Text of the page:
Disclaimer: I own none of this. Just borrowing.

A/N: I've tried to write at least four different stories in the past couple of months. This is the first one that's made it this far. I wanted to get it posted before something else freakish happens on the show that screws up what I've written. This is going to cover the course of at least a couple of years, but it starts with the big event that I am looking forward to in a very unhealthy way – the exit of Stacy. Please let me know what you think!


A tall, rather disheveled man with a cane stood behind a ficus tree in the lobby of Princeton-Plainsborough Teaching Hospital. The visitors to the hospital who saw him there thought that perhaps he had gotten loose from the sixth floor where they kept the "special cases." They shook their heads in pity as they quickly turned away from the man who was peering through the branches. The other people, the ones who had had to deal with him all too frequently, shook their heads and chalked it up to an overdose of painkillers.

House wasn't exactly sure how he ended up here. Normally, the only time he hid was when Cuddy and the clinic came calling. He knew he looked ridiculous, but the alternative was being out in the open where he would not only see but be seen. He hadn't suddenly developed paranoid tendencies, he had developed a bad case of wimpy-ness. His sudden interest in low-light plants was a direct result of the appearance of his ex-girlfriend, who was not twenty feet away from him, her arms loaded with a box of office-type stuff.

He scoffed, earning another pitying look from an uninformed person. That wasn't true. It wasn't just the fact that it was Stacy – he could handle her just fine, thank you very much. The problem was that on her way out, she had run into one of his staff members coming in. He could also handle said staff member. Sometimes.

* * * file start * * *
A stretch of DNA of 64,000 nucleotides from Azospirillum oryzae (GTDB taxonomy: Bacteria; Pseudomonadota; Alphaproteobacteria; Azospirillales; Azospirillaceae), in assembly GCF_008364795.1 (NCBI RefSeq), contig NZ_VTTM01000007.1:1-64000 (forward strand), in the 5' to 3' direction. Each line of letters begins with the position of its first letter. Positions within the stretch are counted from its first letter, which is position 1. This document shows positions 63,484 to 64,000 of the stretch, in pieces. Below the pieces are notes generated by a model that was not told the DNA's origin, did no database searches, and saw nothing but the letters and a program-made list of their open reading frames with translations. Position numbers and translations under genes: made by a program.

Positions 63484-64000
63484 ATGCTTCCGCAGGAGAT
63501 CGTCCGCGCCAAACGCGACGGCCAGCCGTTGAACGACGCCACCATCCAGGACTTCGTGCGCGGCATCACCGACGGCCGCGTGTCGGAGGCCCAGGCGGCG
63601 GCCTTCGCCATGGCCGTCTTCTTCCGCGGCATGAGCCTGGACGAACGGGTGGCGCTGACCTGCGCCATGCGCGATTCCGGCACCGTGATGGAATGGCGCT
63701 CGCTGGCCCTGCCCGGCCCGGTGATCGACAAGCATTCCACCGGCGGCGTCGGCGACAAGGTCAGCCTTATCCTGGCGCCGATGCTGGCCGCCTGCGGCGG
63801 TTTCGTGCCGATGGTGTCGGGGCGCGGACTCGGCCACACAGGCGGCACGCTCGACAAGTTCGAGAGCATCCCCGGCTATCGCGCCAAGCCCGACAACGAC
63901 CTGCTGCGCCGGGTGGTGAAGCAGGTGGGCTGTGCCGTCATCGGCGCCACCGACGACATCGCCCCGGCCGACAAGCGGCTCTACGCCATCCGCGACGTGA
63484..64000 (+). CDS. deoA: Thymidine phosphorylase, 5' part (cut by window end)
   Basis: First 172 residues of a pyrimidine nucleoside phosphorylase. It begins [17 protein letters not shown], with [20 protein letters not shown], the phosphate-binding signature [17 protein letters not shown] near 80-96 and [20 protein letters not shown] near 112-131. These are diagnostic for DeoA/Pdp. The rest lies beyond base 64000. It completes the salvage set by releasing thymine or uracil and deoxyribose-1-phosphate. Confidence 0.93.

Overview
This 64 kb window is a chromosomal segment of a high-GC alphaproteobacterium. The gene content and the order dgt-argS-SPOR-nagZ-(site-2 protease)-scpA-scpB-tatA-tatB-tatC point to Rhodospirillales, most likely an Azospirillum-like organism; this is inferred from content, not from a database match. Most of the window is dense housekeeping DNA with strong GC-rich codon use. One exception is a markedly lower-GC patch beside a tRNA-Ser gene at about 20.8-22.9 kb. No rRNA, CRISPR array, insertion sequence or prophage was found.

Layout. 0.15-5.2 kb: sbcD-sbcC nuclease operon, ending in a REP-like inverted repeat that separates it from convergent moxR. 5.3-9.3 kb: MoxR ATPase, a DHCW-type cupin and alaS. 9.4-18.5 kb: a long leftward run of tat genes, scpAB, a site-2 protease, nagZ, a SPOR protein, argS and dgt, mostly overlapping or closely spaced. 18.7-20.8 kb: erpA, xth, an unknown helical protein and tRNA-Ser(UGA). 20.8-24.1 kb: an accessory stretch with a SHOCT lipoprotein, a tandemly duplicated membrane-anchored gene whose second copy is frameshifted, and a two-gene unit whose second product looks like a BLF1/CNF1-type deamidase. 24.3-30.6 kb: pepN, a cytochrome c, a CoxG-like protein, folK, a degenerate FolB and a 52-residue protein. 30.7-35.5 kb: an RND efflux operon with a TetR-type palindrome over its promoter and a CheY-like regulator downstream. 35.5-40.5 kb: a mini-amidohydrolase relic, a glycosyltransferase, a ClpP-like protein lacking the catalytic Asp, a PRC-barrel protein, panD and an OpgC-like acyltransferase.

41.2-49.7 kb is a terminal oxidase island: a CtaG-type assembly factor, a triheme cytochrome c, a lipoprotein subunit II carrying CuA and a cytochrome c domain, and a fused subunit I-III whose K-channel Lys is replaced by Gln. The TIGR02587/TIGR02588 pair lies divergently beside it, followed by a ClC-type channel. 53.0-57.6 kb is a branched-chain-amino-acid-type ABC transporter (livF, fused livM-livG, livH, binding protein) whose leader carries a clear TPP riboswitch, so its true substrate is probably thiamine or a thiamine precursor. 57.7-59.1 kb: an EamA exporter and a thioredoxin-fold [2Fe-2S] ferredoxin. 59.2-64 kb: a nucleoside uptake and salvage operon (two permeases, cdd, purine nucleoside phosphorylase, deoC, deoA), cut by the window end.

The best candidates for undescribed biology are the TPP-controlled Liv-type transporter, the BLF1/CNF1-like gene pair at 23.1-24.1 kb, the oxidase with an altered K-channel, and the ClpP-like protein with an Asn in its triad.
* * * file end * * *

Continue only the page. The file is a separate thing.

The real problem was that rather than nod politely and move on as they had been wont to do for the past several months, Stacy, box and all, had stopped Cameron and appeared to be trying to have an intense and seemingly one-sided chat with the younger woman.

Handling both of them at the same time was not something he had any desire to do.

Besides, it didn't take a differential diagnosis to figure out what – or who – the topic of conversation was, which as far as their tree-covered observer was concerned could not be a good thing. It was for those reasons that Greg House had decided that there were times when one faced one's probable demons and times when one hid behind decorative foliage.

"What the hell are you doing?" James Wilson was more than a little confused by the sight of House behind a tree.

"I've taken up botany. Lovely green leaves aren't they?" House didn't turn around to look at Wilson. Instead, he kept watching the interaction of the two women. Cameron was looking embarrassed and impatient. Stacy had the "convince the jury" look on her face.

"Are you sure you're not hiding from the two ladies over there, who are probably not discussing the evils of HMOs?"

"Of course not."


This time House turned around and glared at Wilson. Then, like a little boy who can't back down from a dare, he limped around from the back of the plant and, with one final look at the other man, he started toward where the two women had been standing.